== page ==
Loving and merciful God, just as you rescued the people of Israel from slavery in Egypt, setting them free to worship and serve you, so you have also rescued us, setting us free from slavery to sin and selfishness, and inviting us into relationship with you and one another. We praise you for the love and mercy you have shown toward us. You call us to love and serve you by loving and serving our brothers and sisters, near and far; to put their needs and interests ahead of our own, and so to fulfill your law of love. And so we offer our prayers for the world you created, We pray for those who do not have what they need in order to survive; those without enough food and water, medical care, shelter, or security. Open our hearts to see the needs of our world, and to respond with your love.
Lord, in your mercy, hear our prayer.
We pray for those who are living with serious illness or injury, who face each day with uncertainty or pain, who find themselves wondering what the future holds. Open our hearts to see the needs of those around us, and to respond with your love.
Lord, in your mercy, hear our prayer.
On this Labor Day weekend, we remember those who have no work, who are struggling to provide for their families, and who despair of ever finding employment again. Open our hearts to see the needs of the unemployed, and to respond with your love.
Lord, in your mercy, hear our prayer.
We also pray for your church, the Body of Christ on earth. We pray that we would be a living example of your love in our world, treating one another with compassion and respect, settling differences with love and integrity, bound together by our common allegiance to you. Open our hearts to see one another, and to respond with your love.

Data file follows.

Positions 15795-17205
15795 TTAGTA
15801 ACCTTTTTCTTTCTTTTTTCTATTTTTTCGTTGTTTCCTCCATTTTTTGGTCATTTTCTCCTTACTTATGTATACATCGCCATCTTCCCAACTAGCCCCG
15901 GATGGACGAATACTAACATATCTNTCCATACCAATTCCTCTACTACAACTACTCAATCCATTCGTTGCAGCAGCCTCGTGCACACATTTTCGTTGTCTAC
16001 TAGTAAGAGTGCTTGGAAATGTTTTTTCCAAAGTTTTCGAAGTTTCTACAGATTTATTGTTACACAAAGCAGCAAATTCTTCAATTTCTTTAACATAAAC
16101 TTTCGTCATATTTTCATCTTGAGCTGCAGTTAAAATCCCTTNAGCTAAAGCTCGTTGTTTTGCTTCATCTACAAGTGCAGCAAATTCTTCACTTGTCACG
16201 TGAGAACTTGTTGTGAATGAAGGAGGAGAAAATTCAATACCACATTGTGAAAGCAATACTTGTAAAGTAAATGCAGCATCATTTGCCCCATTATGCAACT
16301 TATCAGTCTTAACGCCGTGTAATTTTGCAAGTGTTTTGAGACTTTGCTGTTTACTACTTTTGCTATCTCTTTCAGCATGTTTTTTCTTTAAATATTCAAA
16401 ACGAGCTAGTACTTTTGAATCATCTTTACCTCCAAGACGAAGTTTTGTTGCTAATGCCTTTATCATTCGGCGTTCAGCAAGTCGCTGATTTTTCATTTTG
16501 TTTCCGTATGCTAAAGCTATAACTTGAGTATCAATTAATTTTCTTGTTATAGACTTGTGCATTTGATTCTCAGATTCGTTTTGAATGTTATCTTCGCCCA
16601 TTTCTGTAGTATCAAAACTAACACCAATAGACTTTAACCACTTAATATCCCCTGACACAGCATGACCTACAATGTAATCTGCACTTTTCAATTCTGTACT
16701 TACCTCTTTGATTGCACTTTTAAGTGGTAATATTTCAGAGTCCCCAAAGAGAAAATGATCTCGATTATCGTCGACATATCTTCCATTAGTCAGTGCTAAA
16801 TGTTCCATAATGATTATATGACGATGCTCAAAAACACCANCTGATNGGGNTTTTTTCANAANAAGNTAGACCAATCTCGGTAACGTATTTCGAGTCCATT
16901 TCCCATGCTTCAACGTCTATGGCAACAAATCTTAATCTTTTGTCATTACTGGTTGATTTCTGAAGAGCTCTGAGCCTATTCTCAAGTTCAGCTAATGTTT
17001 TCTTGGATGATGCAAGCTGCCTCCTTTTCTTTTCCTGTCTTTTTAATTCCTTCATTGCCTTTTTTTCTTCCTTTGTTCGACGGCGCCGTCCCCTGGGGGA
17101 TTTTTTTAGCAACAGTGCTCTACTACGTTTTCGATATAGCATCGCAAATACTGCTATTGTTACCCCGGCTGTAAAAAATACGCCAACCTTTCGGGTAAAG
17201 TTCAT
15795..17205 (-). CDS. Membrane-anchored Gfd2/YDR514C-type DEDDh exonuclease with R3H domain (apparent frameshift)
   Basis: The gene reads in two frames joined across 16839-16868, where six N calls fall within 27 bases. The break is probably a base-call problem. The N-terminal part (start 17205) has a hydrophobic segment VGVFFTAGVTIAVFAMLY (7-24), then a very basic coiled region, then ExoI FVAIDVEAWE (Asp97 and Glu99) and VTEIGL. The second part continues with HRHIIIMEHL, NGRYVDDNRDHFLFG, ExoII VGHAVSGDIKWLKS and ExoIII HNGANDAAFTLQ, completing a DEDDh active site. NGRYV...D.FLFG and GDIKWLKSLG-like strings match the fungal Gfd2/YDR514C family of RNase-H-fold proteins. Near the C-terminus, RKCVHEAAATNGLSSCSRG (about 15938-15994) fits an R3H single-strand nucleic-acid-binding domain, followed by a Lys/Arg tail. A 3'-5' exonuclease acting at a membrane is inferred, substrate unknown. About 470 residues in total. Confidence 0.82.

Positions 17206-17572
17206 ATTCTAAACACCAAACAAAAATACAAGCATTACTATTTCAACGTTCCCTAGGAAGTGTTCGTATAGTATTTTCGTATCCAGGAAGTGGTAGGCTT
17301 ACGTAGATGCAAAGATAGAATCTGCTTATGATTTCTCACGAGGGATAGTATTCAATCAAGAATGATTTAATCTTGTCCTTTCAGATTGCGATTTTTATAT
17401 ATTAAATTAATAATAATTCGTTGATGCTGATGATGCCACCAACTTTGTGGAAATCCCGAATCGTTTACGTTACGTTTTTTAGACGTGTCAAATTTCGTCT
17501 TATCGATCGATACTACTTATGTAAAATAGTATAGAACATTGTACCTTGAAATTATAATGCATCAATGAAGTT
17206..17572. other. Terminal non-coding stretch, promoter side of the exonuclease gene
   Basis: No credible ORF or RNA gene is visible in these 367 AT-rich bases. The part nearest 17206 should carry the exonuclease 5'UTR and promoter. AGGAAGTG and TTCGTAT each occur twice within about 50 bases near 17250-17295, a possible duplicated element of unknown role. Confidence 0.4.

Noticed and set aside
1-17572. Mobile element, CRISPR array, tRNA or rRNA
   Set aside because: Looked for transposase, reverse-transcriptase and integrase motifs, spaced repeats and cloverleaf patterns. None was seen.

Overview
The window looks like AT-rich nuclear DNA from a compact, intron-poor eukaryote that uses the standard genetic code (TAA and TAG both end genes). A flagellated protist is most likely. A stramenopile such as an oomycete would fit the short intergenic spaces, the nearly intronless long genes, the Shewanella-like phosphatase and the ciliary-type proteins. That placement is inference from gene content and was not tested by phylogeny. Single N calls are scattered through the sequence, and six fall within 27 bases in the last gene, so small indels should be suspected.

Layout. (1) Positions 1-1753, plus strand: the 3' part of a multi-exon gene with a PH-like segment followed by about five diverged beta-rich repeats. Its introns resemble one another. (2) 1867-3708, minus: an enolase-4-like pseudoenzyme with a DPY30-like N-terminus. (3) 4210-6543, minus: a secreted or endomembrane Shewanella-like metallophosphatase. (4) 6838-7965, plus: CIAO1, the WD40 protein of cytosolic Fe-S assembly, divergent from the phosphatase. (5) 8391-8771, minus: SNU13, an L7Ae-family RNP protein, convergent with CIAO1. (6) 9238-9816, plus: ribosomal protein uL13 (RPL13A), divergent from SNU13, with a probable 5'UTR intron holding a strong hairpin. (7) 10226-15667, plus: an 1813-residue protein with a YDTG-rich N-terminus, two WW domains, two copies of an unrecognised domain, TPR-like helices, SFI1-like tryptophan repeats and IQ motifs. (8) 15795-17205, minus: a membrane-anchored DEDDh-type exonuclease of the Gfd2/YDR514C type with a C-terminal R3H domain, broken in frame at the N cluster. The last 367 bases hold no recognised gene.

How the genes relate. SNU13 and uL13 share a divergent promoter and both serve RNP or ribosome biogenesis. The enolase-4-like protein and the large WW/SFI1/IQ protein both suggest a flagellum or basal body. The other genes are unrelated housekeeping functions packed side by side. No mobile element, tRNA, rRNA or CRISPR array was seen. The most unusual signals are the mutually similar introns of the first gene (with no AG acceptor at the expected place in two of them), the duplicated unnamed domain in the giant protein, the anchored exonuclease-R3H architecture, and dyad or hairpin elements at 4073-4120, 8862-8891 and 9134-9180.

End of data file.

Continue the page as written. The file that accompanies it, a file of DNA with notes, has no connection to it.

Lord, in your mercy, hear our prayer.
We praise you for the way of love modeled for us by Jesus Christ. Open our hearts and lives to your ongoing presence among us, so that we would grow in faithfulness and love, and bring honor to your name.
As we now pray as one family and with one voice these words Jesus taught:
The Lord’s Prayer
Our Father, who art in heaven, hallowed be thy name.
Thy kingdom come; thy will be done on earth as it is in heaven.
Give us this day our daily bread.
And forgive us our trespasses, as we forgive those who trespass against us.
And lead us not into temptation but deliver us from evil.
For thine is the kingdom, and the power, and the glory, forever. Amen.
Seventh century monk Maximos the Confessor:
“Blessed is the one who can love all people equally, always thinking good of everyone.”
Commission & Benediction
Go out in love, reconciled to one another in Christ.
Lay aside the works of darkness and put on the armor of light.
Live honorably, fulfilling the law through love for all.
And may God awaken you to the blessings bursting forth all around us;
may Christ Jesus be your comfort and guide along life’s way;
and may the Holy Spirit heal our relationships with one another
so that the law of love might become our witness to the world.
Go in peace to love and serve the Lord. Amen.